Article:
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Prescribing Advice for GPs

An NHS Prescribing Advisers' Blog


NICE published a Clinical Guideline for Hypertension in August 2004. This guideline was based on the evidence available at the time and was probably dramatically influenced by the ALLHAT Study1.

This Study was conducted in about 42,000 patients and compared active treatments as follows:

  • Thiazide Diuretic (Chlorthalidone)
  • ACE Inhibitor (Lisinopril)
  • Calcium Channel Blocker (Amlodipine)
  • Alpha Blocker (Doxazosin)

Based upon the results of this trial there are two key findings that altered (or should alter) daily practice. Firstly, the Doxazosin arm of this study was stopped early as patients in this group were suffering more outcome events than any other arm. It was therefore decided it was unethical to continue this arm of the study and as a consequence of these steps Doxazosin is a fifth line antihypertensive agent.

The ultimate finding of the study was that there is little to choose between the remaining three arms in terms of clinical efficacy in terms of "hard" outcomes like fatal and non-fatal MI. There were differences in blood pressure control between the groups where the Thiazide Diuretic performed well against the other drugs with amlodipine proving better in diastolic pressure only. While the differences are statistically significant, the clinical differences are negligible (0.8 - 2mmHg difference).

This then leaves the only difference for evaluation between the drug arms to be that of cost. As Thiazide Diuretics as the most cost effective option there simply must be the first line treatment for hypertension.

Second line options are added based upon emerging evidence around the risk of diabetes when Beta Blockers are used in conjunction with Thiazide Diuretics. Angiotensin Converting Enzyme Inhibitors (ACEIs) are preferential in those patients who are at higher risk of developing diabetes.

Action: The NICE Guideline is evidence based and should be followed by all clinicians treating Hypertension in Primary Care. For full details of the algorithm, see the Clinical Guideline Quick Reference.

For each of the NICE recommended drug classes the following drugs are recommended:

  • Thiazide Diuretic - Bendroflumethiazide 2.5mg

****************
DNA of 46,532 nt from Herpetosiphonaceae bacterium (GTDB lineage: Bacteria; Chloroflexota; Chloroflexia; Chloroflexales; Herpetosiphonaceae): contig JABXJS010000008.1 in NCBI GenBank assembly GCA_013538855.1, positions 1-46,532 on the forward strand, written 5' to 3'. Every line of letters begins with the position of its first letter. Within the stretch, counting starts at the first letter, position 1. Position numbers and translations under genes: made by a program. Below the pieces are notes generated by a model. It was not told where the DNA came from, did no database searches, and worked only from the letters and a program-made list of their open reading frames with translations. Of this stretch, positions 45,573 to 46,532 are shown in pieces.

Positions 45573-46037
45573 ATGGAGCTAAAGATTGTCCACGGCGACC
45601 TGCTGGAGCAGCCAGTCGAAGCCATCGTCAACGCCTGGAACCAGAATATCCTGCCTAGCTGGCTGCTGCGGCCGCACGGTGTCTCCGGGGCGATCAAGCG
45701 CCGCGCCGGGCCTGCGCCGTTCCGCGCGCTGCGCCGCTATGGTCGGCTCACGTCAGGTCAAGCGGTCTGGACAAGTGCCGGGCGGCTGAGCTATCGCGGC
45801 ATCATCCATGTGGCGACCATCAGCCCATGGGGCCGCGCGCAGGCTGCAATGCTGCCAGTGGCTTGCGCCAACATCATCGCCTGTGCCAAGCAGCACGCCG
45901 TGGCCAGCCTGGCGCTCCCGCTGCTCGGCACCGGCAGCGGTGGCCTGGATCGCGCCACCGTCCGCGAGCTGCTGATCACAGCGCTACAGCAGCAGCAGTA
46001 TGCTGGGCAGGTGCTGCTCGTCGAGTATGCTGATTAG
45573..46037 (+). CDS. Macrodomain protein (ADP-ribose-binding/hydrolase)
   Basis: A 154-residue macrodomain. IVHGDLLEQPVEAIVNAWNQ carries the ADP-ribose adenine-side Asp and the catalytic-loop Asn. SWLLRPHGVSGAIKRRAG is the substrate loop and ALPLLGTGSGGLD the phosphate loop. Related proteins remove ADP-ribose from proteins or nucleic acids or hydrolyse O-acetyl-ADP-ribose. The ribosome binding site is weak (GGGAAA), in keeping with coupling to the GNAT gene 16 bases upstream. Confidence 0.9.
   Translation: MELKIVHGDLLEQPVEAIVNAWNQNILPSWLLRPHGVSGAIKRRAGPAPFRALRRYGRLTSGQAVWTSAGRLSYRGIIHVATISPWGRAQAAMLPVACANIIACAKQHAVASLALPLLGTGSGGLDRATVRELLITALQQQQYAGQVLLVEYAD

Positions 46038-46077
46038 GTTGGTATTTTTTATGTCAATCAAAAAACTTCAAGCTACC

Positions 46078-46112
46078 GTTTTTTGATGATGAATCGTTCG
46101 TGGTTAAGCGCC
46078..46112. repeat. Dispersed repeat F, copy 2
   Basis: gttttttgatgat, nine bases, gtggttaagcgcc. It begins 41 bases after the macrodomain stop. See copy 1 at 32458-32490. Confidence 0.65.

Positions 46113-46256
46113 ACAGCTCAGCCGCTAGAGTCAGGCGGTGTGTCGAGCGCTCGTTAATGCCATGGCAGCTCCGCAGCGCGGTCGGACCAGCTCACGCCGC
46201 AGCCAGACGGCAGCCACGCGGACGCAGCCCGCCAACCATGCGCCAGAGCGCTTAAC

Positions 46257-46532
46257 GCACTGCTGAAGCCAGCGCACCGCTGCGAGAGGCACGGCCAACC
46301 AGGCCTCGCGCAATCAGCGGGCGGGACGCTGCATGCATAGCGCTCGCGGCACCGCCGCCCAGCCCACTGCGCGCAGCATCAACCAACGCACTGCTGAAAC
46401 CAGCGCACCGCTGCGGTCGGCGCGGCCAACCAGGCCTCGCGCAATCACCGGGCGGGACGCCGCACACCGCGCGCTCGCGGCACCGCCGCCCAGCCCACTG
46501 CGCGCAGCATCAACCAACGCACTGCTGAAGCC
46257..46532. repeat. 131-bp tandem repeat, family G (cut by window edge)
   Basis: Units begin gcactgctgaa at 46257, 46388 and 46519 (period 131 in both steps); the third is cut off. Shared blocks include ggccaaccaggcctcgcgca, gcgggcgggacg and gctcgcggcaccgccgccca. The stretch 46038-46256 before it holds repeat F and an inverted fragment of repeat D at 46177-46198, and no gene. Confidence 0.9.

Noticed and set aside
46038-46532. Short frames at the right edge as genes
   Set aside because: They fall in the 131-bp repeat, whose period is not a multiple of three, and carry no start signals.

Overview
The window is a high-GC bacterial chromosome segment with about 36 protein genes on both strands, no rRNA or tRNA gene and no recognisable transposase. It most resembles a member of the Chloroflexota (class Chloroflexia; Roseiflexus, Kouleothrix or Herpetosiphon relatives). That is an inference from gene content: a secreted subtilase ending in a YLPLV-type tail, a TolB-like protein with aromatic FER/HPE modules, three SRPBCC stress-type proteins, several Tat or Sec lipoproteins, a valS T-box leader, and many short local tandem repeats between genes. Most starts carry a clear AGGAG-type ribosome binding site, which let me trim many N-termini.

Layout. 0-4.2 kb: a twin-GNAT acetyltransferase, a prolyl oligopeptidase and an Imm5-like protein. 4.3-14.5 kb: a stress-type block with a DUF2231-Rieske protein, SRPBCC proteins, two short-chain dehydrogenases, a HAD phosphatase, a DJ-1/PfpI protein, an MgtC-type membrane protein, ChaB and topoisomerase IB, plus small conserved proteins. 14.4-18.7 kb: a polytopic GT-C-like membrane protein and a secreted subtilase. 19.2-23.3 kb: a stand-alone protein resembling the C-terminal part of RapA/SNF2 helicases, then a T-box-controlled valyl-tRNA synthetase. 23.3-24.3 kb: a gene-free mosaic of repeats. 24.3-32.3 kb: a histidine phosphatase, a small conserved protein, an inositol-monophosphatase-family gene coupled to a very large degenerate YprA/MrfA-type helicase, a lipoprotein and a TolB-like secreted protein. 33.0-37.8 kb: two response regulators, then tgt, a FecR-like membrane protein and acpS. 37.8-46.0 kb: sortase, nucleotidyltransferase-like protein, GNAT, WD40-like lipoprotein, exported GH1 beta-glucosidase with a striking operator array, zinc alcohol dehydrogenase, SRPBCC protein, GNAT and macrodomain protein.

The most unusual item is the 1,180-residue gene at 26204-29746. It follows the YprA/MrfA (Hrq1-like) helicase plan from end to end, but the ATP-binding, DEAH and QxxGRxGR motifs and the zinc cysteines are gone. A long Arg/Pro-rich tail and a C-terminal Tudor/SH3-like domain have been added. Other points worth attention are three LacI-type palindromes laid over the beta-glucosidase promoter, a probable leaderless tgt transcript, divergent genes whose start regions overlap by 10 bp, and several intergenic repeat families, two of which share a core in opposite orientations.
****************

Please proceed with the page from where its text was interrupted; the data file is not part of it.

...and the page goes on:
• Beta Blocker - Atenolol 50mg or Bisoprolol 5mg
  • ACE Inhibitor - Ramipril or Perindopril (Titrated to maximum tolerated dose)
  • Calcium Channel Blocker - Amlodipine (as Mesilate) or Felodipine

ONLY if ACE Inhibitor is not tolerated

  • Angiotensin II Receptor Blockers - Candesartan or Irbesartan or Valsartan


  1. Major Outcomes in High-Risk Hypertensive Patients Randomized to Angiotensin-Converting Enzyme Inhibitor or Calcium Channel Blocker vs Diuretic: The Antihypertensive and Lipid-Lowering Treatment to Prevent Heart Attack Trial (ALLHAT). The ALLHAT Officers and Coordinators for the ALLHAT Collaborative Research Group JAMA 2002;288:2981-2997

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4 Comments to “Hypertension”

  1. G'Day! Prescriber,
    This might be off topic, however, what is the difference between hypertension and high bp
    Keep up the posts!

    Comment by What is hypertension — December 15, 2011 #

    1. The World Health Organisation classify hypertension in 3 grades:

      • Grade 1: > 140/90mmHg
      • Grade 2: > 160/100mmHg
      • Grade 3: > 180/110mmHg

      I suppose it would be possible to have a 'high' blood pressure that would not quite fit these definitions but may well still be considered 'high' for your age. Other than that I'd suggest that hypertension and high blood pressure are essentially the same thing.

      Comment by Matthew Robinson — December 15, 2011 #

  2. […] recommend thiazides as first line drug. The Prescribing Formulary area of this site has made recommendations for first line drug choice that included a low dose […]

    Pingback by Electrolytes and Diuretics | Prescribing Advice for GPs — January 12, 2006 #

  3. […] guideline goes on to recommend lifestyle advice and treatment targets in the key areas of blood pressure management, blood lipid management, blood glucose management and antiplatelet therapy. Drug choice in each of […]

    Pingback by JBS guidelines on prevention of cardiovascular disease | Prescribing Advice for GPs — December 21, 2005 #

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